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Accent Your Brand or Not? The Effects of Accents and Languages on Consumers in Chinese Advertising Context

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Accent Your Brand or Not? The Effects of Accents and Languages on Consumers in Chinese Advertising Context

Xu, Lu (2018) Accent Your Brand or Not? The Effects of Accents and Languages on Consumers in Chinese Advertising Context. Masters thesis, Concordia University.

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Abstract

The effect of accent is well researched in many areas. However, marketing and advertising research rarely paid attention to this topic, and most previous studies were conducted in English-speaking countries, thus we know very little about the effect of accent in other language contexts. Chinese advertising has made a major progress in the past few decades, and the advertising industry is becoming more diverse. Nowadays, there are mainly three types of Chinese advertisements in terms of language and accent: standard mandarin advertisement, standard foreign language advertisement (i.e. English, French, Korean, etc.), and foreign accented mandarin advertisement (i.e. mandarin spoken by foreign spokesperson). In this paper, based on the studies done by Krishna and Ahluwalia (2008) and Lin and Wang (2016), we investigate the effect of spoken languages and accents on consumers’ evaluation of TV advertisements. More specifically, we choose standard Mandarin, English, and English-accented Mandarin as our major focus, and study the impact of accent/language on advertisement evaluation, as well as Chinese consumers’ attitudes towards different accents/languages. In addition, we take product origin into consideration, and study whether the congruence between the accent/language and product country of origin can lead to more favorable advertisement evaluations among Chinese consumers. This study fills the knowledge gap and draws managerial implications for marketing practitioners in Chinese market. Besides, this study also contributes to the discussion of standardized campaigns outside English-speaking countries, as well as the country-of-origin effect of accents.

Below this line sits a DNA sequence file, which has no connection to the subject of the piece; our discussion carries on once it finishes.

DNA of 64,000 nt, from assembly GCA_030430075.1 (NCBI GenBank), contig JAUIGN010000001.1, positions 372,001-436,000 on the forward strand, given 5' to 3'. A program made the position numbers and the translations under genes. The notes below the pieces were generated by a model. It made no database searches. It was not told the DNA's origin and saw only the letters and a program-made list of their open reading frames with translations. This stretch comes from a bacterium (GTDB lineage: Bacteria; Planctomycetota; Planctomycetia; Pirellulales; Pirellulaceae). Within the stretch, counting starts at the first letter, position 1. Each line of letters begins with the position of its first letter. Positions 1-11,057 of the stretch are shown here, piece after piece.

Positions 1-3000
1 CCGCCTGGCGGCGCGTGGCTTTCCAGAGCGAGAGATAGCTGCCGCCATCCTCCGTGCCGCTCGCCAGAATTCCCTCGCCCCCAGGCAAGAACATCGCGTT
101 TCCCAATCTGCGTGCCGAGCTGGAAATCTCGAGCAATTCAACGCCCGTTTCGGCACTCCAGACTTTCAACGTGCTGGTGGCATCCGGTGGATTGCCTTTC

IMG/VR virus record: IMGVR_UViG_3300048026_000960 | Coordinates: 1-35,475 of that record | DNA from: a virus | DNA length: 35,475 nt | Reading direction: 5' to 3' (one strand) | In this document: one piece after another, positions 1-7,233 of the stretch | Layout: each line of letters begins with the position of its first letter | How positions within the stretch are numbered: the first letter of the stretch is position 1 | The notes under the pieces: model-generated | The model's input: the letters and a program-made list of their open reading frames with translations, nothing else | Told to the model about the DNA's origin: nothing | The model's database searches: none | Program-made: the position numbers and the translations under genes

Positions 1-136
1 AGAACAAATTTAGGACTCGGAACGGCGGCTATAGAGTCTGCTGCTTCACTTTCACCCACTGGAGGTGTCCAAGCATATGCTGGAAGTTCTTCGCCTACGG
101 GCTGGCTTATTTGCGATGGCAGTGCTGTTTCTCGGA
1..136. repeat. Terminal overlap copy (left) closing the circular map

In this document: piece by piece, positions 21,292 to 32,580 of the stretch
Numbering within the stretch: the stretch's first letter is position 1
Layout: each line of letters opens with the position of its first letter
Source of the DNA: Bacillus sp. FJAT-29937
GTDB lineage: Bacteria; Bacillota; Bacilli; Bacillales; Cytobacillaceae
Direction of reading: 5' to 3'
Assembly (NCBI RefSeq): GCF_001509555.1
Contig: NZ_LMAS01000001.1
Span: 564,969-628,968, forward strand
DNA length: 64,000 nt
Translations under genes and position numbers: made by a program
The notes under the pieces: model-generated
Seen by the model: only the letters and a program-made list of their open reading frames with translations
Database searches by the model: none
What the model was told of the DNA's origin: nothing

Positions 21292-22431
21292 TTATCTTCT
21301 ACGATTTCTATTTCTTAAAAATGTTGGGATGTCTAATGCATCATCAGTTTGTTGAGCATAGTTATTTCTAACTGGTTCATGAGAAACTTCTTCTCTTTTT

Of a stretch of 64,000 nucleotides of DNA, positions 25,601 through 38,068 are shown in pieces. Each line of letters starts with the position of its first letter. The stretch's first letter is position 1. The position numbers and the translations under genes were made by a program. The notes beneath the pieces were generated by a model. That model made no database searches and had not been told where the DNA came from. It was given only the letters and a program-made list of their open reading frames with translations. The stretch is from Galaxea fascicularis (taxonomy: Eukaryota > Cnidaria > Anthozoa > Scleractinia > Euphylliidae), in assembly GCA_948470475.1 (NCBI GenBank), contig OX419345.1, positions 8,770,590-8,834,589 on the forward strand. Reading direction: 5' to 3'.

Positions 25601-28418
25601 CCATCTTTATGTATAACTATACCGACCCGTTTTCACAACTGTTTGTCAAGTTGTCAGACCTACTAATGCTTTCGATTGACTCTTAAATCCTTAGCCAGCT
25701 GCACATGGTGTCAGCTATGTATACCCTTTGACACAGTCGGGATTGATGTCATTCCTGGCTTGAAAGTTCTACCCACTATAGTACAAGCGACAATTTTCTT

Divisions:Concordia University > John Molson School of Business > Marketing
Item Type:Thesis (Masters)
Authors:Xu, Lu
Institution:Concordia University
Degree Name:M. Sc.
Program:Administration (Marketing option)
Date:9 February 2018
Thesis Supervisor(s):Laroche, Michel
ID Code:983520
Deposited By: Lu Xu
Deposited On:11 Jun 2018 04:01
Last Modified:11 Jun 2018 04:01
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